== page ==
Faith + Film: The Perks of Being a Wallflower

As part of an ongoing effort to actively engage with film beyond its entertainment value, this area of my website will be dedicated to looking at aspects of film as they reflect in my faith. Spoilers abound. Hope you enjoy.


The Perks of Being a Wallflower, a book and movie by Stephen Chbosky, goes beyond the trio of Charlie, Sam and Patrick. It’s a story about growing up, falling in love, being hurt, and learning to be okay with who you are. I’d like to think those are universal struggles that we’ve all dealt with on some level.

But it’s also a story about belonging, about being a part of something where you are not tolerated but cared for, not accepted but embraced, not acknowledged, but endorsed.

It’s these elements of the film that elevated it’s enjoyment for me. There’s a scene, just after Charlie meets Sam and Patrick, and they end up at a party together. Charlie doesn’t know anyone and he’s walking around like any other person just trying to figure things out. He ends up eating one of the “special brownies” that are being passed around and, needless to say, releases his inhibitions. Later he is talking with Sam, who is making him a milkshake at his request (because what tastes better when you are on cloud 9 than a milkshake), and he confesses to her, somewhat matter-of-fact, that his best friend shot himself a year before.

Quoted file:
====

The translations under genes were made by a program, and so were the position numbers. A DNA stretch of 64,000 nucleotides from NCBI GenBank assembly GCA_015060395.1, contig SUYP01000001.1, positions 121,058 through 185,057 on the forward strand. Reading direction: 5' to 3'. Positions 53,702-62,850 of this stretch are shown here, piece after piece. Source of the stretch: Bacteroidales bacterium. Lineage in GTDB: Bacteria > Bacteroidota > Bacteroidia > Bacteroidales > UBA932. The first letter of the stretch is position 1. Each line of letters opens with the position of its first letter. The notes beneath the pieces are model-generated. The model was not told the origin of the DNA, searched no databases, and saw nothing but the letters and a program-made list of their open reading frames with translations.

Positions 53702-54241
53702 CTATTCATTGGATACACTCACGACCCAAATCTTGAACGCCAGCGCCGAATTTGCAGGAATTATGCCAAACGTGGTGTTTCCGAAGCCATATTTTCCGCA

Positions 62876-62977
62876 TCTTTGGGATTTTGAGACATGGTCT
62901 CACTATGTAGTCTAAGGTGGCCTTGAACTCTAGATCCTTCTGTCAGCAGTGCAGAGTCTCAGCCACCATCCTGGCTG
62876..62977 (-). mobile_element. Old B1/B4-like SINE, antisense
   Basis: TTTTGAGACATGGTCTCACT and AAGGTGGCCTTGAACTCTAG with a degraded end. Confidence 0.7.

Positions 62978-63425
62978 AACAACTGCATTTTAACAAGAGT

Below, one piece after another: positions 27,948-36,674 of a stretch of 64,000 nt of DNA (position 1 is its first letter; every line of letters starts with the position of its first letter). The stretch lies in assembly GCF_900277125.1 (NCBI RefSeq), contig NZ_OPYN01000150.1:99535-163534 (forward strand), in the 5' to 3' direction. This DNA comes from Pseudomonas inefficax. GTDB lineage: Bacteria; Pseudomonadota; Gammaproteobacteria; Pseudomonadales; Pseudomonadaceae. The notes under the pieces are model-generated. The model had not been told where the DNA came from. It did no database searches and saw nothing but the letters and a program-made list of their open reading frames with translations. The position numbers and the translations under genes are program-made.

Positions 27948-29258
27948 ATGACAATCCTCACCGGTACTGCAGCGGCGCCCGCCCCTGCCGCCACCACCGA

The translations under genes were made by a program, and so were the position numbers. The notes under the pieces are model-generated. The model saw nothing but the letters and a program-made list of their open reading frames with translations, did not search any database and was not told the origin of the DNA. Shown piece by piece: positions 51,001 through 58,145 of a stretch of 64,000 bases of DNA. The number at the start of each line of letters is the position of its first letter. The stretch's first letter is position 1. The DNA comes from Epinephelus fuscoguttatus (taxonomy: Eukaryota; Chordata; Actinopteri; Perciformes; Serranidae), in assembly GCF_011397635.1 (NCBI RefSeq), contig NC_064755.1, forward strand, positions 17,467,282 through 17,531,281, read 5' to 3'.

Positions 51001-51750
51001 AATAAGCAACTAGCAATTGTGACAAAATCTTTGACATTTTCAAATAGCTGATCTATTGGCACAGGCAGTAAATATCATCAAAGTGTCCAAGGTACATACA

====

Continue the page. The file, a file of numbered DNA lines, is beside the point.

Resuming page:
Here’s where I connected. A few minutes later, we see Charlie enjoying his milkshake with two other party goers and we see Sam whisper to Patrick that she doesn’t think he has any friends. Patrick looks at her, then at Charlie and says: “Hey, everyone. Raise your glasses to Charlie.” Charlie responds, “What did I do,” to which Patrick says, “You didn’t do anything. We just want to toast to our new friend. You see things, and you understand.” Then Charlie, with this uncomfortable body language, squirms a bit. Patrick says, “What is it Charlie?” to which Charlie responds, “I didn’t think anyone noticed me.” Patrick, grinning says, “Well, we didn’t think there was anyone cool left to meet.”

I believe the desire to be noticed, valued and loved are not lost us as people. They aren’t mistakes. More than anything I believe they are indications that we are a broken people in need of something, someone to satisfy those desires.

David wrote in Psalm 139 that he is “fearfully and wonderfully made,” that from the very beginning of time, God’s eyes “saw my unformed body; all the days ordained for me were written in your book  before one of them came to be.” Throughout this Psalm, David confesses how intimately God knows him, how grateful he is that he is known so fully. There’s this overwhelming sense of awe, wonder, and gratefulness that David has because of how God sees him. 

As believers, the intimacy God has for us, knowing us so well, reminds me that we aren’t mistakes, that every bone, every wart, every blemish, success and failure are all part of this life that He has given me. I think, like Charlie, who desired just to be noticed, got more than that. Through Patrick and Sam, he was cared for, protected, and genuinely loved.  Choosing to be followers of Jesus, we experience that same thing, with the One who created us.

If you want to hear more of my thoughts on the film from a cinematic standpoint, check out the Feelin Film episode HERE.

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